JN: I see it in some young artists who are really trying to work with getting back to respecting the enormity of nature. And of course it has everything to do with a kind of dialogue with cyberculture. The insufficiency of cyber-interactivity and networking and all that. No one ever said that would be the be all and end all.

TR: I’d like to end with a question about the rise of sci-art we’ve been witnessing over the last decade or so. In her book titled Art & Science, Sian Ede points to a fundamental rift between art and science today that has its roots in two very different epistemological approaches to knowledge. Science, as she puts it, has always been founded on the belief that there is an “implicit reality” out there to be discovered, while in the arts, that view is pretty much anathema. In our field, the idea that everything (including science) is a “construct” seems to be the prevailing view; knowledge and meaning are inherently slippery, unfixed, culturally and historically conditioned. I’m wondering, given your interest in the nexus of art and science, what your view of the situation is. Do you see the current increase in sci-art collaborations – or “science-based” art – as a promising move that might take us beyond this epistemological impasse?

JN: Explicitly theoretical discourses such as science, but also philosophy, have no problems finding phenomena which may accommodate them with different sorts of practices. On the contrary, there are many who see these hybrids not to be the exception, but the rule. For example, Bruno LaTour in his book We Have Never Been Modern. But many besides him. In other words, in a certain sense, of course sci-art combines opposing theory and practice and may serve as proof of the fact that theory and practice are not opposed in any field. But so do many other social and political phenomena.

However, some maintain that this combination does not prove anything against theorists who still try to avoid all contact with intuitive practice, because it is the pursuits of both pure theory and purely intuitive practice which ends up allowing for such combinations, such as that which takes place in sci-art. They would say that it is the idea that there are two separated realms of the symbolic and the imaginary which ultimately invites and makes the transgression of the boundary between them possible. Many post-Foucaultians maintain this.

I am sorry to use the third person while exposing these positions, but I haven't worked them enough to endorse or reject them fully yet. The point on which I agree with you concerning a promising move is that the way sci-art combines theory and practice does not mean that art cannot transcend its own theory. Quite the contrary. However, when art tends towards a dependence on the constructs of scientific theory, that may be a loss in its powerful freedom to imagine the unreasonable.

autOmata retinal, 2011, computer-robotic assisted painting on canvas, 168x112cm

Since 1986 Joseph Nechvatal has worked with ubiquitous electronic visual information, computers and computer-robotics. His computer-robotic assisted paintings and computer software animations are shown regularly in galleries and museums throughout the world. From 1991-1993 he worked as artist-in-residence at the Louis Pasteur Atelier and the Saline Royale / Ledoux Foundation's computer lab in Arbois, France on The Computer Virus Project: an experiment with computer viruses as a creative stratagem. In 2002 he extended that artistic research into the field of viral artificial life through his collaboration with the programmer Stéphane Sikora. Dr. Nechvatal earned his Ph.D. in the philosophy of art and new technology at The Centre for Advanced Inquiry in the Interactive Arts (CAiiA) University of Wales College, Newport, UK where he served as conference coordinator for the 1st International CAiiA Research Conference entitled Consciousness Reframed: Art and Consciousness in the Post-Biological Era (July 1997); an international conference which looked at new developments in art, science, technology and consciousness. Dr. Nechvatal presently teaches at the School of Visual Arts in New York City (SVA). His book of essays Towards an Immersive Intelligence: Essays on the Work of Art in the Age of Computer Technology and Virtual Reality (1993-2006) was published by Edgewise Press in 2009. In 2011 his book Immersion Into Noise was published by the University of Michigan Library's Scholarly Publishing Office in conjunction with Open Humanities Press. (Website:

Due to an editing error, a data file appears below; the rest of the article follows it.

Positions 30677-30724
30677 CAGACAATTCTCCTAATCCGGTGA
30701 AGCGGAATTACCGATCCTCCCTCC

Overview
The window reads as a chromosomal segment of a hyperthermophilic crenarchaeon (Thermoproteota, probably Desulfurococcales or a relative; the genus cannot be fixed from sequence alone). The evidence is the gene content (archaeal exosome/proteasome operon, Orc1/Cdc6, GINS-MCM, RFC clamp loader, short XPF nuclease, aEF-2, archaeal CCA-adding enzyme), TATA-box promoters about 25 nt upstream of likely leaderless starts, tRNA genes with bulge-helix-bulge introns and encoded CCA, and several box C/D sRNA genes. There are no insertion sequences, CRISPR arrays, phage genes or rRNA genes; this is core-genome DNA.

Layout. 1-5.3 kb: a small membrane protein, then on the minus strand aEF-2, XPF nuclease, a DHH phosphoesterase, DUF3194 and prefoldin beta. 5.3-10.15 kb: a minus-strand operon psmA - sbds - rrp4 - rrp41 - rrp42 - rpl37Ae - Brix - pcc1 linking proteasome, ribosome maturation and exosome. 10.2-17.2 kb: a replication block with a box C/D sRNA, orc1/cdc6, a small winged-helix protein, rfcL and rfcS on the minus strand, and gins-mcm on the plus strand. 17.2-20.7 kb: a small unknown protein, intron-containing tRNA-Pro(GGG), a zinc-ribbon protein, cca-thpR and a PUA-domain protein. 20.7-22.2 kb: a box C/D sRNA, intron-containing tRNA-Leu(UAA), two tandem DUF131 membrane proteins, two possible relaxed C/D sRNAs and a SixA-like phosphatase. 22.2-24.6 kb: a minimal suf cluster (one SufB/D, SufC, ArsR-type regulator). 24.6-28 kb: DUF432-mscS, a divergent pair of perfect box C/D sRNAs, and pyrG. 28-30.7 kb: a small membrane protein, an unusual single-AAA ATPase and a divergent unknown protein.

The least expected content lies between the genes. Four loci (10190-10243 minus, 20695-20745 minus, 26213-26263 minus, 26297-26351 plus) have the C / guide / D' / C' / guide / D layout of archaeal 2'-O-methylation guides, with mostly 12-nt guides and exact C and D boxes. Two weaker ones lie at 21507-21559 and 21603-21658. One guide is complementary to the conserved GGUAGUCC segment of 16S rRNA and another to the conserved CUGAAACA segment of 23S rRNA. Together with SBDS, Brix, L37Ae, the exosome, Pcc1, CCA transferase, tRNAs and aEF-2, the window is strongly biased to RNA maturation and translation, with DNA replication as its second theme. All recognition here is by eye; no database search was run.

Sunday, May 4, 2014

The Irrational Geometrics of Pascal Dombis


Post-Digital Mirror, 2011–2013, TZR Galerie Kai Brückner, Düsseldorf, 2013

For nearly two decades Pascal Dombis has been using computer algorithms to produce excessive repetitions of simple processes that create unpredictable, unstable and dynamic visual forms. By computationally reproducing a geometrical or typographical sign, he creates destructuring structures and develops irrational environments. He exploits the paradoxical coexistence of orderly control and chaotic aleatory forces to produce unpredictable, unstable and dynamic visual forms which he synthesizes into digital wall drawings, lenticular pieces or video installations. Dombis's work has been shown in numerous exhibitions around the world and is part of several public and private collections. Recent exhibitions include the 2008 retrospective Imaging by numbers: a historical view of the computer print at the Mary and Leigh Block Museum of Art in Evanston, IL. In 2013, Dombis participated in Noise, an official collateral show of the 55th Venice Biennale of Art, based on Joseph Nechvatal’s book Immersion Into Noise. He presented Post-Digital Mirror, a large lenticular piece that follows the observer’s movements and produces organic and irregular shapes and lines. In May 2014, he will have a solo show at Holly Hunt New York based on his Irrational Geometrics works.